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THE volume here presented to the public is an attempt to improve upon the plan of the Elegant Extracts in Verse by the late Dr. Knox. From the length of time which had elapsed since the first appearance of that work, a similar undertaking admitted of considerable improvement, although the size of the volume has been compressed by means of a more severe selection of matter At least, a third of the former popular and in many respects valuable work was devoted to articles either entirely worthless, or recommended only by considerations foreign to the reader of poetry. The object and indeed ambition of the present compiler has been to offer to the public a BODY OF ENGLISH POETRY, from Chaucer to Burns, such as might at once satisfy individual curiosity and justify our national pride. We have reason to boast of the genius of our country for poetry and of the trophies earned in that way; and it is well to have a collection of such examples of excellence inwoven together as may serve to nourish our own taste and love for the sublime or beautiful, and also to silence the objections of foreigners, who are too ready to treat us as behindhand with themselves in all that relates to the arts of refinement and elegance. If in some respects we are so, it behoves us the more to cultivate and cherish the superiority we can lay claim to in others. Poetry is one of those departments in which we possess a decided and as it were natural preeminence: and therefore no pains should be spared in selecting and setting off to advantage the different proofs and vouchers of it.



All that could be done for this object, has been attempted in the present instance. I have brought together in one view (to the best of my judgment) the most admired smaller pieces of poetry, and the most striking passages in larger works, which could not themselves be given entire. I have availed myself of the plan chalked out by my predecessor, but in the hope of improving upon it. To possess a work of this kind ought to be like holding the contents of a library in one's hand without any of the refuse or "baser matter." If it had not been thought that the former work admitted of considerable improvement in the choice of subjects, inasmuch as inferior and indifferent productions not rarely occupied the place of sterling excellence, the present publication would not have been hazarded. Another difference is that I have followed the order of time, instead of the division of the subjects. By this method, the progress of poetry is better seen and understood; and besides, the real subjects of poetry are so much alike or run so much into one another, as not easily to come under any precise classification.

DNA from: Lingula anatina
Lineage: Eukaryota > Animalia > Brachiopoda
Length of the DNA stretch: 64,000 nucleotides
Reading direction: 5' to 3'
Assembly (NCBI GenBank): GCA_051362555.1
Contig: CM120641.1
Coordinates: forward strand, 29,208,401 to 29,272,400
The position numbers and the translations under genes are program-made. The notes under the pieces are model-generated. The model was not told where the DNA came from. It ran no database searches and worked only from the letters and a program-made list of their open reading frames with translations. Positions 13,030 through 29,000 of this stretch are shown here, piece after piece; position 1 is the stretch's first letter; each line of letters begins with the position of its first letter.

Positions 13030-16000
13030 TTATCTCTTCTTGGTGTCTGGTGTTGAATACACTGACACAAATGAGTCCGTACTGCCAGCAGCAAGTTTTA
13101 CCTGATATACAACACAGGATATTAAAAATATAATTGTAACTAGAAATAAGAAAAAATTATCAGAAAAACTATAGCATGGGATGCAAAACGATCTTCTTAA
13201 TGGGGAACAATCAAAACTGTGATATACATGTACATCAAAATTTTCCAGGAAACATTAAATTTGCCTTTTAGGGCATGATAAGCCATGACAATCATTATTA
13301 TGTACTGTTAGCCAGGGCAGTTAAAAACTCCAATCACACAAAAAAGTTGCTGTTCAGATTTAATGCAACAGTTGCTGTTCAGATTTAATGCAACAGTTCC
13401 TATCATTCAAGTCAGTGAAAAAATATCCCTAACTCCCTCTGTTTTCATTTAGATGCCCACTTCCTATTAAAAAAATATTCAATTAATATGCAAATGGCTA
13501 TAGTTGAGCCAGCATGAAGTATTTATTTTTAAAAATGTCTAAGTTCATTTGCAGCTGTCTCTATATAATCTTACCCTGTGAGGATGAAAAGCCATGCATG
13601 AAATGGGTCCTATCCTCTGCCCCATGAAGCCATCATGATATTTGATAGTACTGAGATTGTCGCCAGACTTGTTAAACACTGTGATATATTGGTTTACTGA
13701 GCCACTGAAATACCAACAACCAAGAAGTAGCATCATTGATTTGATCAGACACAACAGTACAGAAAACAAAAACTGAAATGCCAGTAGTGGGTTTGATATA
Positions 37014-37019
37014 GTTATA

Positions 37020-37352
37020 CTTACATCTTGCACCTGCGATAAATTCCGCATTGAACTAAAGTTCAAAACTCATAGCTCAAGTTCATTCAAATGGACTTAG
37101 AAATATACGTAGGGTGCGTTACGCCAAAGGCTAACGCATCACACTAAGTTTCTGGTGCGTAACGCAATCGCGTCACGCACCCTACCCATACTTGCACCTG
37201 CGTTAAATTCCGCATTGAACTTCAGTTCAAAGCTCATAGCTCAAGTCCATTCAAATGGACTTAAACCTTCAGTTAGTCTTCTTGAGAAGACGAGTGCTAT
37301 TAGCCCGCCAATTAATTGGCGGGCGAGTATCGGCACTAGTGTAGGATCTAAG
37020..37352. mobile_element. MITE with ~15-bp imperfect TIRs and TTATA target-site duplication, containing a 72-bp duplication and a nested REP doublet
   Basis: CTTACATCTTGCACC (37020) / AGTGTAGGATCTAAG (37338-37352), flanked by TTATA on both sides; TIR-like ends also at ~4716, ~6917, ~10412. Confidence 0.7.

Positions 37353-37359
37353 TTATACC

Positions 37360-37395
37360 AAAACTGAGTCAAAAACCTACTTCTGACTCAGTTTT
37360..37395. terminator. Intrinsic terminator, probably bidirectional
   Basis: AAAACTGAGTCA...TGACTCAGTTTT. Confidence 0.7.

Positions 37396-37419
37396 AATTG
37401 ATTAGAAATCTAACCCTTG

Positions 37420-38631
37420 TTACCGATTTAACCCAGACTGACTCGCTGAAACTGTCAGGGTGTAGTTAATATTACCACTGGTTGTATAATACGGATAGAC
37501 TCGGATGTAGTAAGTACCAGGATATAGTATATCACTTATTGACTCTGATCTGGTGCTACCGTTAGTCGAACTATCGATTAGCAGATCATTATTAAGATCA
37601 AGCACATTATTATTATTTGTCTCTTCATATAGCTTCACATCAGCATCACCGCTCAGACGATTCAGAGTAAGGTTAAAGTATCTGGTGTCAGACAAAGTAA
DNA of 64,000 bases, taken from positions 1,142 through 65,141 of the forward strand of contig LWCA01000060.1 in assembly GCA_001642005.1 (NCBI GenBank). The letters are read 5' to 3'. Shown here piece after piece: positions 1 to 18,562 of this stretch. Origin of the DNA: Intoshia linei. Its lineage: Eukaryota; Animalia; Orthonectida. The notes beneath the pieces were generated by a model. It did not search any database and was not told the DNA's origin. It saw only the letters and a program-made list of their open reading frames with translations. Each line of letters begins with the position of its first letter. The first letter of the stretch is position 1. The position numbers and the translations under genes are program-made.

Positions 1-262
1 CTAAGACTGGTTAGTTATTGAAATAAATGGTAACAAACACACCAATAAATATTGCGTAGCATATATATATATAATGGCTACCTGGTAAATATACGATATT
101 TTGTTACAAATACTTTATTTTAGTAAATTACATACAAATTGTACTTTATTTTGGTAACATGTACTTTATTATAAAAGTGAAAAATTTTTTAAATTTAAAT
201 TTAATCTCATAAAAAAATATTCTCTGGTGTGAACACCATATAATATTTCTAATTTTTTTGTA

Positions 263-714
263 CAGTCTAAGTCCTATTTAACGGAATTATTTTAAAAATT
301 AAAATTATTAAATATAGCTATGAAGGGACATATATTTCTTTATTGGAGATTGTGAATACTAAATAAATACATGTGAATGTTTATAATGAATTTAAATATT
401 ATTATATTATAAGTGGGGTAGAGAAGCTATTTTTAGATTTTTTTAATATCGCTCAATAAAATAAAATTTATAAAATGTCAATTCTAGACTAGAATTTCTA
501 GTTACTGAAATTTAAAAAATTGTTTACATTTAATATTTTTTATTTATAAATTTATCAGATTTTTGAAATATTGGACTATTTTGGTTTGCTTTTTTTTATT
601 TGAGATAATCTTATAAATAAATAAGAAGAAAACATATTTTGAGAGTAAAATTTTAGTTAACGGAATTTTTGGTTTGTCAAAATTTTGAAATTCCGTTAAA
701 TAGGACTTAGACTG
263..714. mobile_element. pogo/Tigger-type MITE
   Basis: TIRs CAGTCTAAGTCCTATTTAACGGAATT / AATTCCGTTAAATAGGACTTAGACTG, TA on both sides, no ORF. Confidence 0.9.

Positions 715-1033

The great deficiency which I have to lament is the small portion of Shakespear's poetry, which has been introduced into the work; but this arose unavoidably from the plan of it, which did not extend to dramatic poetry as a general species. The extracts from the best parts of Chaucer, which are given at some length, will, it is hoped, be acceptable to the lover both of poetry and history. The quotations from Spenser do not occupy a much larger space than in the Elegant Extracts; but entire passages are given, instead of a numberless quantity of shreds and patches. The essence of Spenser's poetry was a continuous, endless flow of indescribable beauties, like the galaxy or milky way :Dr. Knox has "taken him and cut him out in little stars," which was repugnant to the genius of his writings. I have made it my aim to exhibit the characteristic and striking features of English poetry and English genius; and with this view have endeavoured to give such specimens from each author as showed his peculiar powers of mind and the peculiar style in which he excelled, and have omitted those which were not only less remarkable in themselves, but were common to him with others, or in which others surpassed him, who were therefore the proper models in that particular way. Cuique tribuitur suum. In a word, it has been proposed to retain those passages and pieces with which the reader of taste and feeling would be most pleased in the perusal of the original works, and to which he would wish oftenest to turn again—and which con